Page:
The old abbey house in Monchy
|Intercommunality||Pays des Sources|
|• Mayor (2014–2020)||Jean-Pierre Vrancken|
|7.8 km2 (3.0 sq mi)|
|• Density||100/km2 (260/sq mi)|
|Time zone||UTC+01:00 (CET)|
|• Summer (DST)||UTC+02:00 (CEST)|
|Elevation||41–111 m (135–364 ft) |
(avg. 52 m or 171 ft)
|1 French Land Register data, which excludes lakes, ponds, glaciers > 1 km2 (0.386 sq mi or 247 acres) and river estuaries.|
The original Chateau de Monchy-Humières was destroyed during the 1337 to 1453 Hundred Years War and rebuilt in the 16th century. In 1595, it passed into the family of Louis de Crevant, duc d'Humières (1628-1694); the extensive ornamental gardens he laid out no longer exist but the Chateau still functions as a hotel/golf-club.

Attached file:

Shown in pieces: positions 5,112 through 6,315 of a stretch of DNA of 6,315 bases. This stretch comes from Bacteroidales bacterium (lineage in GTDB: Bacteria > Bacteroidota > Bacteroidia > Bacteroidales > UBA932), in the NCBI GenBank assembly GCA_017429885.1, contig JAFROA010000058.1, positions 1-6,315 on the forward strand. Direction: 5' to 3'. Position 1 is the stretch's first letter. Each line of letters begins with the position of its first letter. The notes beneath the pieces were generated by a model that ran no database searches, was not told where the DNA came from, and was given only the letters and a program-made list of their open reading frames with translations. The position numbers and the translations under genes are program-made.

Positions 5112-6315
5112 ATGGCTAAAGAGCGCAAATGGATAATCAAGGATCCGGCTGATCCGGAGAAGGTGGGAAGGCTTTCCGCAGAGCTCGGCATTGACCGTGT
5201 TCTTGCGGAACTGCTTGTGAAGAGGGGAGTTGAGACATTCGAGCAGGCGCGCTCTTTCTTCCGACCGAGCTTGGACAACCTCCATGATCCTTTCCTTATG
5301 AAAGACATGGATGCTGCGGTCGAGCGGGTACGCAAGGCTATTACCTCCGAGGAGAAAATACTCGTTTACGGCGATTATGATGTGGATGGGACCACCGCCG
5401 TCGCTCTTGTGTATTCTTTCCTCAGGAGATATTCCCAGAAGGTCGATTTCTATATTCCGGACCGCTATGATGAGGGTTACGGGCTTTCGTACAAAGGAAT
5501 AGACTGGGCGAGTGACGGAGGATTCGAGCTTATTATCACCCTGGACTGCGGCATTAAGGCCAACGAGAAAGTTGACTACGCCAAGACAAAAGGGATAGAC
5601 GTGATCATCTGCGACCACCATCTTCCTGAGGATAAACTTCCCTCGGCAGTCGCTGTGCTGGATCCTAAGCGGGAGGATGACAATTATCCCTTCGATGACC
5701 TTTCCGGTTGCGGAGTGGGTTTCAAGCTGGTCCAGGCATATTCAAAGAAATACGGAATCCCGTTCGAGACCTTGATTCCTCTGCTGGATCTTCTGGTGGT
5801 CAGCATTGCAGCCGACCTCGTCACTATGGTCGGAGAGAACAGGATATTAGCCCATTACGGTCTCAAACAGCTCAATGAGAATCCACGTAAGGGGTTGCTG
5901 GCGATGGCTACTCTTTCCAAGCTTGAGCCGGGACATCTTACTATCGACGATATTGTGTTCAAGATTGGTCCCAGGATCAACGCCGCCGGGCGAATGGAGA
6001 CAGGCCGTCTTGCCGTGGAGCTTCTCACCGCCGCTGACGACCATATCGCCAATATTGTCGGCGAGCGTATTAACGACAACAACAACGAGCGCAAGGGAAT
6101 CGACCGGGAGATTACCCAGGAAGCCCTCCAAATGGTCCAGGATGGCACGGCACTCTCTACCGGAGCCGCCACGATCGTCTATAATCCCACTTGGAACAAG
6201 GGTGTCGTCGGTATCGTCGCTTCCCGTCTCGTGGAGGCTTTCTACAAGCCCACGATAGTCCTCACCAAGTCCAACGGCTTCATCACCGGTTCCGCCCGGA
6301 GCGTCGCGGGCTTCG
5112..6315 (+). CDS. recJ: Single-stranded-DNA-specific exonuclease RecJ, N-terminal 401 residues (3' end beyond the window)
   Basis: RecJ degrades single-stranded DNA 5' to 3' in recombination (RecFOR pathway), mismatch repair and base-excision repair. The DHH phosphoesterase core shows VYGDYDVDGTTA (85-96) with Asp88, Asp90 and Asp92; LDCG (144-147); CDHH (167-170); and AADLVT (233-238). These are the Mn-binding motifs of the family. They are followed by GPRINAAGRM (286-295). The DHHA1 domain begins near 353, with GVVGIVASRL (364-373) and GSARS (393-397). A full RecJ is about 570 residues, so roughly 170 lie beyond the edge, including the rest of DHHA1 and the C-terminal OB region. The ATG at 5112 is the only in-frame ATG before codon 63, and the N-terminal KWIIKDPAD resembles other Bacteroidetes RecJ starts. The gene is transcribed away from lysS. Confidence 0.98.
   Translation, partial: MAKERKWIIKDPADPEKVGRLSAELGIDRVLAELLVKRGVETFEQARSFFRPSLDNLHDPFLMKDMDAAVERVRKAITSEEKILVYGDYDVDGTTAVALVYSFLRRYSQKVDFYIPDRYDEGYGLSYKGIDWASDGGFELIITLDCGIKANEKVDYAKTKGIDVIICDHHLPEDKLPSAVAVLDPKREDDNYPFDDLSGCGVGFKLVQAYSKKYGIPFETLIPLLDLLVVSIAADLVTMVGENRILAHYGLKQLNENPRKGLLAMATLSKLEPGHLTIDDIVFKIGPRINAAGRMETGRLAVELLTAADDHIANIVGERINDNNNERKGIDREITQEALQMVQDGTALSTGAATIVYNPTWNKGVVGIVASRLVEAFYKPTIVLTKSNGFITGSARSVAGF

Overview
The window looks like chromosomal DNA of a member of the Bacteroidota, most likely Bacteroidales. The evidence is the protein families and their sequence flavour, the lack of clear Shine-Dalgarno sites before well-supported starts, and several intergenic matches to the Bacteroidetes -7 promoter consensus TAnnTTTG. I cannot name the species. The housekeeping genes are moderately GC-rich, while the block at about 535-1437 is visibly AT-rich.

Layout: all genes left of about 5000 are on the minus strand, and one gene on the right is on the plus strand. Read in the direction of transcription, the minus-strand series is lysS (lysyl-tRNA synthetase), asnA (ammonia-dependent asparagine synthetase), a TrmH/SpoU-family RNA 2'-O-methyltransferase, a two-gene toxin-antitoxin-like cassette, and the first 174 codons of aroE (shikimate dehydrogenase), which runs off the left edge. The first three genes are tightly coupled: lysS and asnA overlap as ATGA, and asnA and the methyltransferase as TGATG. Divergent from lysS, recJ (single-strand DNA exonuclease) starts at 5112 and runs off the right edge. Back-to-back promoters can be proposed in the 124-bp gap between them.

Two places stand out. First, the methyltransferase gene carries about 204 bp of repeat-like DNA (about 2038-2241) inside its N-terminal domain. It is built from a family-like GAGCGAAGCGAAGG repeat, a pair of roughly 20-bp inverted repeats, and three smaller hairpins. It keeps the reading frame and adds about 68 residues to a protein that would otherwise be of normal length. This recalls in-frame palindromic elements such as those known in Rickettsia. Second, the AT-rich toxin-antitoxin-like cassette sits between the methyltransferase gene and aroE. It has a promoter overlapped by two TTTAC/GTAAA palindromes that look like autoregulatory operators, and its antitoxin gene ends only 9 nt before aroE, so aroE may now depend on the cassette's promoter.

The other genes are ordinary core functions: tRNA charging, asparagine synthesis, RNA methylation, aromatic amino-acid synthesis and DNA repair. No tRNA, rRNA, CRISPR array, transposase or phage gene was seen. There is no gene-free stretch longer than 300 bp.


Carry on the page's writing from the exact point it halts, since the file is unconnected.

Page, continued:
Many family members were buried in nearby church of St Martin de Monchy-Humières but as elsewhere, the memorials were destroyed during the French Revolution. In 1936, a sale of contents from the chateau included a full-length marble tomb which had been used as a garden ornament. Long thought to be of Louis de Crevant, it was in fact that of Jean III d'Humières (died 1553) by the sculptor Pierre Bontemps and is now in the Louvre.
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